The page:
Cauliflower steak

Cauliflower Steak: Putting the debate on meat imitations to bed

Earlier this week, Marks & Spencer were the subject of social media outrage following the launch of a “Cauliflower Steak” as part of their new “veggie” range. A thick slice of cauliflower was presented as a “steak”, joined by a sachet of “lemon and herb drizzle” and sealed within an abundance of unnecessary plastic packaging. Priced at £2, the notion of an M&S “Cauliflower Steak” seemed eye-wateringly expensive, considering a whole cauliflower from the same shop costs just £1 – or even less from any rational, non-exploitative greengrocer.

Since then, the supermarket and high street department store has chosen to pull the controversial cauliflower steak from their range, following such outrage. On the decision to stop selling the cauliflower steak, an M&S spokesperson said: “Once we’ve sold the stock that is currently in stores, we won’t be ordering any more of this product. We work hard to create quick and convenient meals for customers; however, on this occasion we didn’t get it right. We have launched many other vegetarian dishes that are already proving popular with customers.”

The concept of slicing a cauliflower through the middle and masquerading it as a ‘cauliflower steak’ isn’t just ridiculous; it’s an insult, it’s condescending to vegetarians, it’s wasteful, it’s arguably absurd. Cauliflower is a excellent meat substitute, but does it really need to be likened to meat? Some have used social media networks (namely Twitter) to argue in favour of the cauliflower steak’s convenience. But let’s be realistic, is anybody really too lazy to slice the ends off of the vegetable?

Then there’s the matter of taste. Cauliflower is a vegetable that’s brilliantly bland, thus taking especially well to spice, as is demonstrated so appealingly in so many London restaurants. Berber & Q’s cauliflower shawarma, rubbed with a North African-inspired spice mix, grilled then topped with tahini, pomegranate seeds and pine nuts is a particularly popular example of cauliflower in all of its glory. This, alongside so many other restaurant dishes, gives weight to the argument that meat alternatives needn’t be likened to meat.

On the subject of M&S’ cauliflower steak, I spoke to a devoted vegan about her personal opinion. Is the whole concept condescending to vegans, or a welcome ‘grab and go’ vegan meal? @Francesthevegan (on Twitter and Instagram) said: “Majority of the time vegetarians or vegans choosing to use terms such a ‘cauliflower steak’ to describe a dish is merely out of convenience and to make it more relatable. The alternative is to try and describe the meal in a way that people understand but using alternative terms which can simply just be a nuisance aka ‘flat piece of cauliflower fried in oil and spices’ etc. Everyone understands the concept of a ‘steak’ due to it being a popular meat dish and therefore using it to describe a vegetarian or vegan dish can help to create a better image of how that dish might appear on their plate. Trust me, no one is claiming that a cauliflower steak replicates the taste of a meat steak or a fruit pizza actually tastes like pizza.”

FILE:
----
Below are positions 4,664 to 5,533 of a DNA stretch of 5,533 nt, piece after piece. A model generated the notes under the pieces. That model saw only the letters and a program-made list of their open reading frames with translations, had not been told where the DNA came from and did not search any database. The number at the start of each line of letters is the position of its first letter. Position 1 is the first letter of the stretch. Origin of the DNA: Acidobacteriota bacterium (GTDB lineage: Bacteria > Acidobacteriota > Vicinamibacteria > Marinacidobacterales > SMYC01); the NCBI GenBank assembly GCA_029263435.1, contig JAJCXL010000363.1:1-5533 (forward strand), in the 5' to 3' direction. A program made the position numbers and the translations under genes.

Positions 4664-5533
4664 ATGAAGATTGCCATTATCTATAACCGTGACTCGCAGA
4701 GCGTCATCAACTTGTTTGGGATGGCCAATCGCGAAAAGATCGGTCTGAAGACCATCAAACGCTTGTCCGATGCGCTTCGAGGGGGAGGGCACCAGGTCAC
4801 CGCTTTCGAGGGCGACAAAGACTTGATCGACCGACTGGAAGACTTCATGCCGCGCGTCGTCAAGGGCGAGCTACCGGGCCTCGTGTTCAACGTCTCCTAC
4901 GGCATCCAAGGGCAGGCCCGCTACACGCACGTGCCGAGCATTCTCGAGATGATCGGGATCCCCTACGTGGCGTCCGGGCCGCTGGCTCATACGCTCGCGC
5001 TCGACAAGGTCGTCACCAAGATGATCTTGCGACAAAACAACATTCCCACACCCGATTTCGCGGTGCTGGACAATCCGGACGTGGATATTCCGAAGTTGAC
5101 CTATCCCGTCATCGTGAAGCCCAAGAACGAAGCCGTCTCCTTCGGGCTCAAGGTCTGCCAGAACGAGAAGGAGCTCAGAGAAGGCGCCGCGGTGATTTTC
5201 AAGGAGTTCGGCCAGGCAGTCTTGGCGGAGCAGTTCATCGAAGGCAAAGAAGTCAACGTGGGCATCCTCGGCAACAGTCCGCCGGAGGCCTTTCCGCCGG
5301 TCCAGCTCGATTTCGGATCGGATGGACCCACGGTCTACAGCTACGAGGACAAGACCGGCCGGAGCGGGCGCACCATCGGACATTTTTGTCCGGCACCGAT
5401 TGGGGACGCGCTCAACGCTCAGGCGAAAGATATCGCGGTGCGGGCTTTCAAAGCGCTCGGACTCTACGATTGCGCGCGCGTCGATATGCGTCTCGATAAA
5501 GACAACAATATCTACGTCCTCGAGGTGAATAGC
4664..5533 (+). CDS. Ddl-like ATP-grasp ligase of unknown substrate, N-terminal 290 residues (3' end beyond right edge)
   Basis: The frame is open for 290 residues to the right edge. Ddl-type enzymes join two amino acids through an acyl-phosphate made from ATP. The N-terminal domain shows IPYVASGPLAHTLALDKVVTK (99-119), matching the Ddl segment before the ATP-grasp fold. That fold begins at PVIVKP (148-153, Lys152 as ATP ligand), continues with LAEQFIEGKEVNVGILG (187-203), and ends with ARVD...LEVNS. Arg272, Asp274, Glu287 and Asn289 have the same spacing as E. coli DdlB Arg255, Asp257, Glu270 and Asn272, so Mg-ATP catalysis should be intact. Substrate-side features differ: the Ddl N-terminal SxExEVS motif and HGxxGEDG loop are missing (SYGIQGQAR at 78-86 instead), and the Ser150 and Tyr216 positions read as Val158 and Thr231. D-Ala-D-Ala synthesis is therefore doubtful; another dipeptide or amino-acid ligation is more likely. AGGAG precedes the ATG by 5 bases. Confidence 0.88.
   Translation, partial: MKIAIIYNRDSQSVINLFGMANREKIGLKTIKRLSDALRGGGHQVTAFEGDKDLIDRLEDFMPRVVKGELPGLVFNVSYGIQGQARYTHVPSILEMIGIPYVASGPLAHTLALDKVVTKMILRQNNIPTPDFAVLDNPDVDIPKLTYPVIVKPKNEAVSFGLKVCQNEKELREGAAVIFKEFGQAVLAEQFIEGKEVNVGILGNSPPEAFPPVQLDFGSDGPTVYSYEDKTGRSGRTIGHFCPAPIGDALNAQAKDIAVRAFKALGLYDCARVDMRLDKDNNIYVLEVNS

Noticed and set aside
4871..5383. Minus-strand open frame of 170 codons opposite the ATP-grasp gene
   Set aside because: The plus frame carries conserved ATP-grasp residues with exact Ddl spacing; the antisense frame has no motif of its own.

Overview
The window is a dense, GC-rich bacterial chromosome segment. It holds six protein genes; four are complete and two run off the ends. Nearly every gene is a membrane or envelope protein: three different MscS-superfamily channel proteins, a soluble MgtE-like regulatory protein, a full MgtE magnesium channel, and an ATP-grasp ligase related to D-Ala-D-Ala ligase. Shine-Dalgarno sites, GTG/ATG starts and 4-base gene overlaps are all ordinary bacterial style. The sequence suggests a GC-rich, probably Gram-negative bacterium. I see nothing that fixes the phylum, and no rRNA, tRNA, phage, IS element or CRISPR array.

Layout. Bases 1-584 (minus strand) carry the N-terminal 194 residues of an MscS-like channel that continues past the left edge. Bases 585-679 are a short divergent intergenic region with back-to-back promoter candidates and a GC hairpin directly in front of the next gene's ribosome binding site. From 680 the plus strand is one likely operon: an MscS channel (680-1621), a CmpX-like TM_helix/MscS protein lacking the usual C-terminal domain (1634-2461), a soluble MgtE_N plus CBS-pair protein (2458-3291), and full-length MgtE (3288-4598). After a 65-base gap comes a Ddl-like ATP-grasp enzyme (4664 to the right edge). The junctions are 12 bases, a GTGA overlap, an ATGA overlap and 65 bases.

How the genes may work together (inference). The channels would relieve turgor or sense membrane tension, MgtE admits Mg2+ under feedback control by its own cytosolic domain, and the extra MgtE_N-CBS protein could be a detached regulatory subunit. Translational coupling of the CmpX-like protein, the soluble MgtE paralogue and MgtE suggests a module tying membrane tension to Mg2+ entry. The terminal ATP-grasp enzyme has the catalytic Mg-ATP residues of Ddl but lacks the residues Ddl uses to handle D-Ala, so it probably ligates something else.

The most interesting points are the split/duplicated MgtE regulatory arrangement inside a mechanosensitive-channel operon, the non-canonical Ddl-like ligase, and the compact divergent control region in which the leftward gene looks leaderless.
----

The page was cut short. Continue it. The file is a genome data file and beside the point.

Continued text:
Cauliflower is natural and wholly meat-free, so surely it should be celebrated as such? But, more to the point; I’m sure we can all agree it’s completely obscene to charge £2 for a thick slice of cauliflower, ensnared by unnecessary plastic packaging? Won’t somebody please think of the polar bears.

RELATED

Related Posts

It's time for Britain to stand up to Saudi Arabia
The E320 train
A “wine line” train linking London and Bordeaux could soon be a thing
SWNS Pictures of the Year 2015 - One hundred of the most compelling images on the SWNS wire this year as chosen by our picture editors. Refugees from Syria leave Glasgow Airport in five coaches in heavy rain, November 17, 2015, from where they will be dispersed to their new homes within Scotland. See SWNS story SWREFUGEE: The first charter flight carrying Syrian refugees arrived in the UK yesterday (Tues) as part of the Government's resettlement scheme. Around 100 people were transported by plane from refugee camps in the Middle East, travelling from Beirut in Lebanon to Glasgow Airport. Many have been described as vulnerable and some had stayed in camps for up to four years. Landing in Glasgow at 3.30pm yesterday afternoon, the first arrivals were expected to be resettled by local authorities across the country, including Glasgow and Edinburgh.
Lift The Ban petition reveals staggering cost to UK economy of asylum seekers being banned from working

Leave a Reply